TAIPEI (NYTIMES) - For many in Taiwan, the death in custody last week of the Chinese Nobel Peace laureate Liu Xiaobo had double relevance.
It was a reminder of how much Taiwan - but not China - has changed politically since the late 1980s, when both were one-party, authoritarian states. On Saturday, Taiwan, now a full-fledged democracy, celebrated the 30th anniversary of the end of four decades of martial law.
On Tuesday, at the opening of the first Asian bureau of Reporters Without Borders, an organisation that advocates press freedom, Wu'er Kaixi, a leader of the 1989 pro-democracy demonstrations in Beijing, dedicated a moment of silence to Liu, while praising Taiwan's progress.
But the death by cancer of Liu, who was serving an 11-year prison sentence for his role in Charter 08, a manifesto for peaceful political change, also deepened concerns over the fate of Lee Ming-cheh, a human rights advocate from Taiwan who went missing after his arrival in the southern Chinese province of Guangdong in March.
More than a week passed before Chinese officials announced that Lee had been detained. In April, Lee's wife, Lee Ching-yu, was blocked from entering China, where she said she hoped to bring her husband his blood-pressure medication.
In late May, Lee Ming-cheh was officially arrested on a charge of "subverting state power". It has not been lost on Lee's family and friends, or the news media in Taiwan, that the charge he faces is similar to the one brought against Liu, of "inciting subversion of state power".
Hours after Liu's death, Taiwan's state-owned Central News Agency reported that the governing Democratic Progressive Party had issued a statement calling on China to release Liu's widow, Liu Xia, who was placed under house arrest in 2010, as well as Lee.
Comparing the plights of Liu and Lee, a commentary this month in a Taiwan newspaper, Liberty Times, asked: "Will Lee Ming-cheh be the next Liu Xiaobo?"
"What's similar is that Lee Ming-cheh and Liu Xiaobo were both arrested for the crime of 'subversion of state power'," it said. "What's different is that Liu Xiaobo is Chinese, whereas Lee Ming-cheh is Taiwanese. After Lee Ming-cheh entered prison, will he 'get sick' or be forcefully 'sickened'? This deserves attention."
Non-governmental organisation workers from Taiwan who travel to China should remain on a high state of alert, the commentary added.
"You absolutely do not want to become the next Lee Ming-cheh," it said.
In a letter to The Washington Post published on Sunday, Stanley Kao, Taiwan's envoy to the United States, also connected the cases of Liu and Lee.
"Mr Liu's lifelong beliefs are the core values we live by in Taiwan, namely an abiding respect for human rights and due process of law," Kao wrote, adding that China should immediately release Lee.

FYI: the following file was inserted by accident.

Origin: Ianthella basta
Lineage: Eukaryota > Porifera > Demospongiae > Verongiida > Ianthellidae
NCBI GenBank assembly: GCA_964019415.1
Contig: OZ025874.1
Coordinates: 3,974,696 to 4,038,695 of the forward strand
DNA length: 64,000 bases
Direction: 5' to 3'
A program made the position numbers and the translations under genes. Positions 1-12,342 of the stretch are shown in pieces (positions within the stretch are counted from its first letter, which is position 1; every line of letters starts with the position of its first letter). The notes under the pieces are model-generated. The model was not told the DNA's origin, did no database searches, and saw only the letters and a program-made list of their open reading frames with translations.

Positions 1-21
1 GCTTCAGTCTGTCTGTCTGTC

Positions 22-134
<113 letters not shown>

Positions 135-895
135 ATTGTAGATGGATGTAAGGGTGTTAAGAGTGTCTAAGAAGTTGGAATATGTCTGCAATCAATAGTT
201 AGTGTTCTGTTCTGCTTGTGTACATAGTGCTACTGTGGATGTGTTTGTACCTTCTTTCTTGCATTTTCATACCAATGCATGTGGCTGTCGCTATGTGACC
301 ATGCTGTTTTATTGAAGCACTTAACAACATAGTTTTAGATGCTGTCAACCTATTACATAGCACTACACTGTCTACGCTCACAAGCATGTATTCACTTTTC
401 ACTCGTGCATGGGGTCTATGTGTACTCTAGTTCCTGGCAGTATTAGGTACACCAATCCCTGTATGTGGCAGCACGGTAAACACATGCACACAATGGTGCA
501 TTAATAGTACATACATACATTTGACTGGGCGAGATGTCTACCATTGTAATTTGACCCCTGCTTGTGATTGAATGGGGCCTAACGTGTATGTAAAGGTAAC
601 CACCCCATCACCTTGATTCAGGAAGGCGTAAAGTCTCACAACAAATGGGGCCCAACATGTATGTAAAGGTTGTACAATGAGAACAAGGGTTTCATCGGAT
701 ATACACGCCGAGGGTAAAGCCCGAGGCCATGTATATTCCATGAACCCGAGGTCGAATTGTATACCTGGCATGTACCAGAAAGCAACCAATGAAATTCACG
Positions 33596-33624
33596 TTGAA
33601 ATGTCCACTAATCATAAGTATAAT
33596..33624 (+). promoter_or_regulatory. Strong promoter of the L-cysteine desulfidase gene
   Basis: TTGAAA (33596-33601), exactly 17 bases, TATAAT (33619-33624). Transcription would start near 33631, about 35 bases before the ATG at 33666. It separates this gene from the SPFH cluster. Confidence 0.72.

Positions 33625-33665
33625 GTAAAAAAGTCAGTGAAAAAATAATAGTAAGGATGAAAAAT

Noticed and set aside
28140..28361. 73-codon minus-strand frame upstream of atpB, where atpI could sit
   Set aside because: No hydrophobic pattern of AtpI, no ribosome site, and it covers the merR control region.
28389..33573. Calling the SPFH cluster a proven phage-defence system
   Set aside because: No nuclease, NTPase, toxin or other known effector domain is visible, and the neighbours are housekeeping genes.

Beijing severed official communication channels with Taiwan in the fall after it became apparent that President Tsai Ing-wen, who took office in May 2016, would not bow to Chinese pressure to endorse the "1992 consensus", which holds that China and Taiwan agree there is "one China" - with each side reserving its own interpretation of what that means.
Beijing has insisted that self-ruled Taiwan is part of its territory and it has not renounced the use of force to achieve unification.
That has left the Tsai administration with limited tools to press Beijing for information about Lee. Tsai - one of the first government leaders to issue a statement mourning Liu's death - has taken to her Twitter account to call for Lee's release.
If history is any guide, progress on Lee's case is unlikely in the coming weeks. The Chinese Communist Party is preparing for its 19th Party Congress this fall, a meeting that will determine the leadership line-up under President Xi Jinping for the next five years and influence the succession beyond that. In the jockeying for power, concessions to Taiwan could be interpreted as a sign of weakness.
Eeling Chiu, secretary-general of the Taiwan Association for Human Rights, has supported Lee Ching-yu's efforts to rally international pressure on China to free her husband. Chiu said that there had been no information about Lee Ming-cheh's situation aside from occasional statements from Beijing, such as the announcement last month that a lawyer had been appointed to represent him.
"We haven't heard anything new since they announced they'd appointed him a lawyer," she said in an interview, dismissing the gesture as "fake".
"We don't even know who the lawyer is. If you're trying to provide for the rights of someone involved in legal proceedings, getting in touch with their family is one of the most basic things you should do."
The Tsai administration says it will continue to work on Lee's behalf. "The government is doing everything it can to secure Mr Lee's release as soon as possible," Alex Huang, the spokesman for the presidential office, said on Tuesday.